Forensic Accounting / Financial Investigations — New Regulations Hope to Provide Effective Tools to Identify Beneficial Owners by Richard S. Fechter, JD, CFE, CAMS
Posted on November 10, 2023
Victims of crimes, law enforcement and other interested parties often retain forensic accountants to investigate financial crimes. These professionals have specialized multidisciplinary skills necessary to identify financial crimes, analyze the financial transactions constituting the overt acts of these crimes, and provide expert testimony on the methodologies criminals use and the damages victims incur.
The critical goals for all financial investigations are (1) to identify the individuals and/or entities responsible for committing the wrongdoing, and (2) to quantify victims’ financial losses and, hopefully, trace the proceeds of ill-gotten gains so that the victims can recover all or part of their losses. However, one of the common roadblocks forensic accountants/financial investigators often face is when evidence of a financial crime leads to the involvement of an entity whose beneficial owners’ identities are not readily available through public records searches or even a subpoena.
Each year millions of corporations and limited liability companies (LLCs) are formed under state laws, many of which do not require any identifying information about their beneficial owners. Fraudsters often take advantage of this anonymity by using these entities to facilitate illicit activity, such as money laundering, securities fraud and tax fraud. Other criminal actors use corporations and LLCs to finance terrorism and to facilitate human and drug trafficking, piracy and acts of foreign corruption.
Fortunately, Congress passed the Corporate Transparency Act (CTA) in 2021, requiring certain foreign and domestic entities formed or registered to conduct business in the United States (each defined as a “reporting company”) to file beneficial ownership information (BOI) reports with the Financial Crimes Enforcement Network (FinCEN) of the U.S. Department of Treasury beginning on Jan. 1, 2024. The law defines beneficial owners as individuals who 1) directly or indirectly exercise substantial control over a reporting company, or 2) own or control at least 25 percent of the ownership interests of a reporting company.
According to FinCEN, the CTA’s reporting requirement will create a database of beneficial ownership information “as part of the U.S. government’s efforts to make it harder for bad actors to hide or benefit from their ill-gotten gains through shell companies or other opaque ownership structures.” However, the law provides an exception from the reporting requirement for 23 types of entities, including the following:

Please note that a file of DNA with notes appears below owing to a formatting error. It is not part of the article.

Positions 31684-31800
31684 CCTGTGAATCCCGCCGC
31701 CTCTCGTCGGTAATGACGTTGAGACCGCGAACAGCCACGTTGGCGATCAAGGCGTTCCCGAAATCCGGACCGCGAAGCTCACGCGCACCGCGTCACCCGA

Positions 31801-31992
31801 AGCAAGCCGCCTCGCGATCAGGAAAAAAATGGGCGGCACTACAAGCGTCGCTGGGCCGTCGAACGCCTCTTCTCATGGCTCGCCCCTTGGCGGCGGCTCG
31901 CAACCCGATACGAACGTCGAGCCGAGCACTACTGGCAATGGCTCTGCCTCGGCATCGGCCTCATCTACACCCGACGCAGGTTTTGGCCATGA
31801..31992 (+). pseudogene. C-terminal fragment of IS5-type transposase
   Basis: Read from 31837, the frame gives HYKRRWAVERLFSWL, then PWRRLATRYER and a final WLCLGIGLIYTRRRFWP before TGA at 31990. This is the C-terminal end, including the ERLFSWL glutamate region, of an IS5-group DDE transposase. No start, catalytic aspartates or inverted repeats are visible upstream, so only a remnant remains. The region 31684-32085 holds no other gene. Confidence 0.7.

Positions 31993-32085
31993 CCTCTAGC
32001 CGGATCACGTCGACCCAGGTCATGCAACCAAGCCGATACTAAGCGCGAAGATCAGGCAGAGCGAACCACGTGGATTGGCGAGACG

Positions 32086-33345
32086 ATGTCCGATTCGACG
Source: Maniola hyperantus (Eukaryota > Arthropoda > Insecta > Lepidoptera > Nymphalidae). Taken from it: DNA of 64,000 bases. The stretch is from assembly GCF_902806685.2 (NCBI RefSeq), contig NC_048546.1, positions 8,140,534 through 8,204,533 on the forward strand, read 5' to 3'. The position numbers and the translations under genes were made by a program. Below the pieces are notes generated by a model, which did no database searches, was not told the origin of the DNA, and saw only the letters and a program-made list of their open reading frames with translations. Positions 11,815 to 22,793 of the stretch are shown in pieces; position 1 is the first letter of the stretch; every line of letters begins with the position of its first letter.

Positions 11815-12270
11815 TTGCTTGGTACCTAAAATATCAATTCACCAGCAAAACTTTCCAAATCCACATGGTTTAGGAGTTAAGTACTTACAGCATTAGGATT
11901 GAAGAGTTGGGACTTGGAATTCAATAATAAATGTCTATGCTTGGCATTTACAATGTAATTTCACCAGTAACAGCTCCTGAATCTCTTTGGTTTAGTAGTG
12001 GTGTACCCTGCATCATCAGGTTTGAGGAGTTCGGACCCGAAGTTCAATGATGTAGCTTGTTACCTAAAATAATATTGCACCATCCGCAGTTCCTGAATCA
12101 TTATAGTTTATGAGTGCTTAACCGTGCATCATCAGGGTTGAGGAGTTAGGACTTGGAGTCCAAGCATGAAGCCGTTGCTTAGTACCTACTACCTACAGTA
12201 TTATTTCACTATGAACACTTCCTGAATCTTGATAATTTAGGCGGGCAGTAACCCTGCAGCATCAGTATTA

- “Large operating companies” defined as entities that (1) have more than 20 full-time U.S. employees (not counting employees of affiliated entities), (2) reported to the IRS more than $5 million of revenue from U.S. sources on a consolidated basis for the previous year and (3) have an operating presence at a physical location in the United States
- Nonprofit entities, political organizations and certain tax-exempt trusts
- Public companies, insurance companies, banks, registered investment companies, registered investment advisors and certain other entities already subject to regulatory oversight
- Subsidiaries that are wholly owned, directly or indirectly, by the foregoing exempt entities
While FinCEN will not make BOI reports publicly available, it is authorized to disclose beneficial ownership information to the following organizations:
- S. federal, state, local and tribal law enforcement agencies;
- certain other enforcement agencies, with court approval;
- non-U.S. law enforcement agencies, prosecutors or judges that submit a request through a U.S. federal law enforcement agency; and
- financial institutions and their regulators with the consent of the reporting company.
When fully implemented, the CTA will create a database of beneficial ownership information within FinCEN, which former New York Congresswoman Carolyn Maloney, explained will provide authorities with the resources to “crack down on anonymous shell companies, which have long been the vehicle of choice for money launderers, terrorists and criminals.” While the names of beneficial owners behind anonymous entities are not currently available to the general public, FinCEN is developing rules to potentially improve access to this information.
About the Authors: Richard S. Fechter, JD, CFE, CAMS, is an associate director with Berkowitz Pollack Brant’s Forensic and Advisory Services practice, where he conducts forensic accounting investigations and provides expert analysis on the economic, finance, and accounting issues pertaining to economic damages and other business matters in complex commercial disputes. He can be reached at the CPA firm’s Miami office at (305) 379-7000 or firstname.lastname@example.org.
 The Corporate Transparency Act consists of §§ 6401-6403 of the NDAA. Section 6402 of the NDAA sets forth Congress’ findings and objectives in passing the Corporate Transparency Act, and § 6403 contains its substantive provisions, primarily adding § 5336 to Title 31 of the United States Code.